Why is Scotiabank cutting 1,000 Canadian jobs while earning billions in profits? It seems crazy.
But in the end, it all comes down to a conflict between risk and prudence.
On Tuesday, the Bank of Nova Scotia set aside nearly half a billion dollars to cover the cost of shutting down overseas branches and getting rid of 1,500 jobs, two-thirds of them here in Canada.
It's not as if Canada hasn't been good to Scotiabank.
When the bank was in trouble from the international credit crunch, you, the taxpayers, were there for them. Canada's third-largest bank and 10th-biggest company transferred billions in risky loans to taxpayers, leaving it free to lend that money again. At a profit.
That's not all.
In the Canadian mortgage market, Scotiabank, like Canada's other big banks, has benefited hugely from a business that can't seem to lose.
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The banks borrow money at low rates set by the central bank and lend it to homebuyers at higher rates, while taxpayers, in the form of the Canada Mortgage and Housing Corporation, insure them against any losses.
But while we have been good to Scotiabank, it has been good to us in its own way.
Unlike so many other banks around the world, Scotiabank and Canada's other big banks have been very good at not going broke. And it is to the advantage of all Canadians to encourage that.
Many Canadians find it galling to watch giant corporations earn billions of dollars while repeatedly cutting staff.
At the same time, we must have a certain sympathy for a giant corporation that suffers from what is effectively a split personality. Scotiabank is in a constant conflict between the profitibily of big risks and the security of prudence.
For a member of an industry that might have a motto of "No fuss, no muss, no rough stuff," Scotiabank has certainly had its little adventures.
Canadians may think of it as the homely consumer bank down at the corner. But since the 1800s, one of its specialties among Canadian banks has been conquering new international banking markets.
It was the first of the Canadian banks to fly the flag in Jamaica, opening a branch in Kingston in 1889.
It opened in Cuba in 1906, (closed by the Cuban revolution in the 1950s). It expanded in Asia during the 1960 and '70s.
More recently, the bank has pushed into Latin America, serving a growing middle class and lending to business.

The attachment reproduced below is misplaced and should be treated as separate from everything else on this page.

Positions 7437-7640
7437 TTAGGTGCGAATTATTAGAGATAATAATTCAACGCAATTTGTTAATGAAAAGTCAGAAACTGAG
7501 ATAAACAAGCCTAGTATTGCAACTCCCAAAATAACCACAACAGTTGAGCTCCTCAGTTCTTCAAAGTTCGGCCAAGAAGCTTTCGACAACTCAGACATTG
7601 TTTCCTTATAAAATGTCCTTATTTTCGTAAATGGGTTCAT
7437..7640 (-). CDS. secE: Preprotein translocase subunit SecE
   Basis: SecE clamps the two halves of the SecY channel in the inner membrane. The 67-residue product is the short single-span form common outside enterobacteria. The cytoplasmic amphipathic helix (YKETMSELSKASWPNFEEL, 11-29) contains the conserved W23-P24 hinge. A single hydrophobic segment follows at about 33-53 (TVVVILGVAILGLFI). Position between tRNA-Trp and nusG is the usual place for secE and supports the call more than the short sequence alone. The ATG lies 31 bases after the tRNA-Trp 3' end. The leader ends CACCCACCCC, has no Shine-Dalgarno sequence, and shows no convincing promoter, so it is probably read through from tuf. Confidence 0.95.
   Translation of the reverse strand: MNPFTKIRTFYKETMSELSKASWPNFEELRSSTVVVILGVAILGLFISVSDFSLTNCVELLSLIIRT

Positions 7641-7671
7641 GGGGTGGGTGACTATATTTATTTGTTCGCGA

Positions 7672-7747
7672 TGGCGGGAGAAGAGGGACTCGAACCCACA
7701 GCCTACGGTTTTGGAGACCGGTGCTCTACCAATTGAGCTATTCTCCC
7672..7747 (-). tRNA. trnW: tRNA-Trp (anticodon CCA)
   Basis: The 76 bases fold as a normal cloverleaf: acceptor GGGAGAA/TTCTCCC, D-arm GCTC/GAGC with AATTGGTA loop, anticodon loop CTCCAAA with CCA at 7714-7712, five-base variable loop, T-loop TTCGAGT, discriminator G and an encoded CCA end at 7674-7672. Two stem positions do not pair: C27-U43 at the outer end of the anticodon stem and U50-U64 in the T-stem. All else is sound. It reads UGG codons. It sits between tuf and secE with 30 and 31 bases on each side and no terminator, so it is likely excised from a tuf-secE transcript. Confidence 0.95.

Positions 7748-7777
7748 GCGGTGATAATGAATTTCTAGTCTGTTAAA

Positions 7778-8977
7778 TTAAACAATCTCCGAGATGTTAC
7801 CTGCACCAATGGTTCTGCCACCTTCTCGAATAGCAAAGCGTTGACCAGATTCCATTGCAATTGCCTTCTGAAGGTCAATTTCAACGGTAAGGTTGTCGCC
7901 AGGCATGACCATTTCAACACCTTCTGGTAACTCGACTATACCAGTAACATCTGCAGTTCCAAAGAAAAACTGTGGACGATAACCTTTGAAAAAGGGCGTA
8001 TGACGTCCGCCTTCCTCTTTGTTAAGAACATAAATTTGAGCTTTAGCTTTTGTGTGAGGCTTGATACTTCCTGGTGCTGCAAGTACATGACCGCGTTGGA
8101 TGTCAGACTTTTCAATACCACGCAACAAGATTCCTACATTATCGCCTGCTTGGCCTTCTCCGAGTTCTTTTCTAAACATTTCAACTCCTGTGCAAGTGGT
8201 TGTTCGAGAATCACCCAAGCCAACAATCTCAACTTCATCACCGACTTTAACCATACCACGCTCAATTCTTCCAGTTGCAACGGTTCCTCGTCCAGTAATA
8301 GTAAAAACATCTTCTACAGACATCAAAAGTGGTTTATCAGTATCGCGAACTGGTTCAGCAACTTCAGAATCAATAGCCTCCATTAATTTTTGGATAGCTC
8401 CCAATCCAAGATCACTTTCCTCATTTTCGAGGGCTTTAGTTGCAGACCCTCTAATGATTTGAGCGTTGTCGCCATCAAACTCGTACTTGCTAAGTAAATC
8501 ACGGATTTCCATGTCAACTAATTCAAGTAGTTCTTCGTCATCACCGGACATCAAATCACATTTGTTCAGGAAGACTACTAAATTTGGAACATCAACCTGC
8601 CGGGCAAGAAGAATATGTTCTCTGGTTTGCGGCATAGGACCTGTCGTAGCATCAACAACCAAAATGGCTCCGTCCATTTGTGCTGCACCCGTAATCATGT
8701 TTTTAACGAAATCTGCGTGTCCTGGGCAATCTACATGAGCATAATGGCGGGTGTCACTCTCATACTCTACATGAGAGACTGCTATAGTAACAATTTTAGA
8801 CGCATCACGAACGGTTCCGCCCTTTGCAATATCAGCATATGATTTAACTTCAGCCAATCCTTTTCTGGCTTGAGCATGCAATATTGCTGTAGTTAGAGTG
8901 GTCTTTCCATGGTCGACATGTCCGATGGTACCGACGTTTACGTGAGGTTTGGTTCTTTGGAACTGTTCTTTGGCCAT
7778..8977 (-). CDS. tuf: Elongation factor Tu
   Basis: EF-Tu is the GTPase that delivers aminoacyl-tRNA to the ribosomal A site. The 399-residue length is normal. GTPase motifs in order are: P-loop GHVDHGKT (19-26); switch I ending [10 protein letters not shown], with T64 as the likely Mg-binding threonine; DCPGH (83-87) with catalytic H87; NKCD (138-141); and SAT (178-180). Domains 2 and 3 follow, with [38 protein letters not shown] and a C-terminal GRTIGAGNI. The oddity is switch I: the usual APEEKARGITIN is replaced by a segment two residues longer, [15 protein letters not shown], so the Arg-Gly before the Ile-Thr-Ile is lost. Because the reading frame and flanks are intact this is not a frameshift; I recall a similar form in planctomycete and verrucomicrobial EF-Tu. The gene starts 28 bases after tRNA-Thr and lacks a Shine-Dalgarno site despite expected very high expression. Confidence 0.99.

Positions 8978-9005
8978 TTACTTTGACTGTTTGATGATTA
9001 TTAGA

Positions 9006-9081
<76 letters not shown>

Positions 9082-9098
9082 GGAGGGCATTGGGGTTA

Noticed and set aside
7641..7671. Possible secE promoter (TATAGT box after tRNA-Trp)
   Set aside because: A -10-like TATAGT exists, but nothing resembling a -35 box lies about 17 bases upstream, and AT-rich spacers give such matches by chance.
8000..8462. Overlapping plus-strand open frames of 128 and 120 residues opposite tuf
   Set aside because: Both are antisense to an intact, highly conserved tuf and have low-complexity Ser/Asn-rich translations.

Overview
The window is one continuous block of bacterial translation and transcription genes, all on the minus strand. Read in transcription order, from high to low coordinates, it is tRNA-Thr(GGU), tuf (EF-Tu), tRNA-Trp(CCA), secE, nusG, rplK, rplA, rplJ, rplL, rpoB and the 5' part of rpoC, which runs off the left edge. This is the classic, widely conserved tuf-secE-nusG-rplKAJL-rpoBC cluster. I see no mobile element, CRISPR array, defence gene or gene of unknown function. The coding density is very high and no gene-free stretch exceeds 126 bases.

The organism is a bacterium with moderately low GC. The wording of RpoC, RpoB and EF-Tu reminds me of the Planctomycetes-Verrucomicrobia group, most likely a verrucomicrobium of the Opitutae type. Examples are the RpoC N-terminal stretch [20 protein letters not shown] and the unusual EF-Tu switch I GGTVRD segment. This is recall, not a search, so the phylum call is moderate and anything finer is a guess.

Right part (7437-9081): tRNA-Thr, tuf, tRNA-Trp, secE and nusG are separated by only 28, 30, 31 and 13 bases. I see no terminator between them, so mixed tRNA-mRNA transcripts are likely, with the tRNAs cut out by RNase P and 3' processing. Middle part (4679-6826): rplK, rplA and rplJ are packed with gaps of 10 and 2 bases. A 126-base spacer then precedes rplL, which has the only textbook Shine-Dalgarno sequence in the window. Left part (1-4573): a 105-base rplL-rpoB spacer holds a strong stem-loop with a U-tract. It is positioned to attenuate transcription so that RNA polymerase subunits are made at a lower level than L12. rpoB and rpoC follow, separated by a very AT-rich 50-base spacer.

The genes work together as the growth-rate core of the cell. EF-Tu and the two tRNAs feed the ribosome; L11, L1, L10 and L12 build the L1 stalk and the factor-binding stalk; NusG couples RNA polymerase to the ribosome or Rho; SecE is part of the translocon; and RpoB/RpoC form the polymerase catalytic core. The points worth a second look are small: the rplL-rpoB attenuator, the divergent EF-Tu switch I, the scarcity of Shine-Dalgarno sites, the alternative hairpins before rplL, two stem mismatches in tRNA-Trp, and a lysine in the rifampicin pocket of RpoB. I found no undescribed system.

Each new adventure abroad has been backed by the security of the home economy.
That Asian expansion was built on the back of Canada's postwar boom, when banks were opening branches across our burgeoning suburbs.
The developing markets of the Caribbean, Asia and Latin America offered the kind of growth rarely seen in a mature economy.
But they also carry a larger quotient of risk.
Due to prudence, Scotiabank has been quick to pull back in times of uncertainty, especially if that uncertainty is in its final port of safety, its Canadian home market.
Living in Asia during the 1980s boom, I often wondered whether Scotiabank hadn't regretted a previous retrenchment, having shut down much of its Asian expansion only a few years before.
This week, once again prudence won out.
It is right for the bank to be cautious about its stake in the Venezuelan economy, where falling oil prices are only exacerbating political chaos.
Much has also been made of the new-broom effect as incoming chief executive Brian Porter cleans house and puts his stamp on the bank's strategy.
But it seems to me there is something else happening, and Scotiabank is not the only bank thinking about it.
Victims of their own success
Falling oil prices and the possibility of rising U.S. interest rates could soon have a serious effect on one of the banks' cash cows, the Canadian mortgage market.
It is telling that the benefits of the current cuts won't arrive till 2016, when some have predicted U.S. interest rate increases will start to bite.
In a way, the Canadian banks have been victims of their own success.
With higher profits year after year, fear of a slump in earnings could drive shareholders away, slashing a bank's capital value and leading to a further negative effect on profits. A prudent CEO does not want that to happen on his watch.
The employees who will lose their jobs are unfortunate collateral damage.
But what Scotiabank may be doing is getting risk off its books and battening down to make sure it will be in good shape to withstand a potential storm.
Maybe the storm won't come. But it's good to be ready. That's only prudent.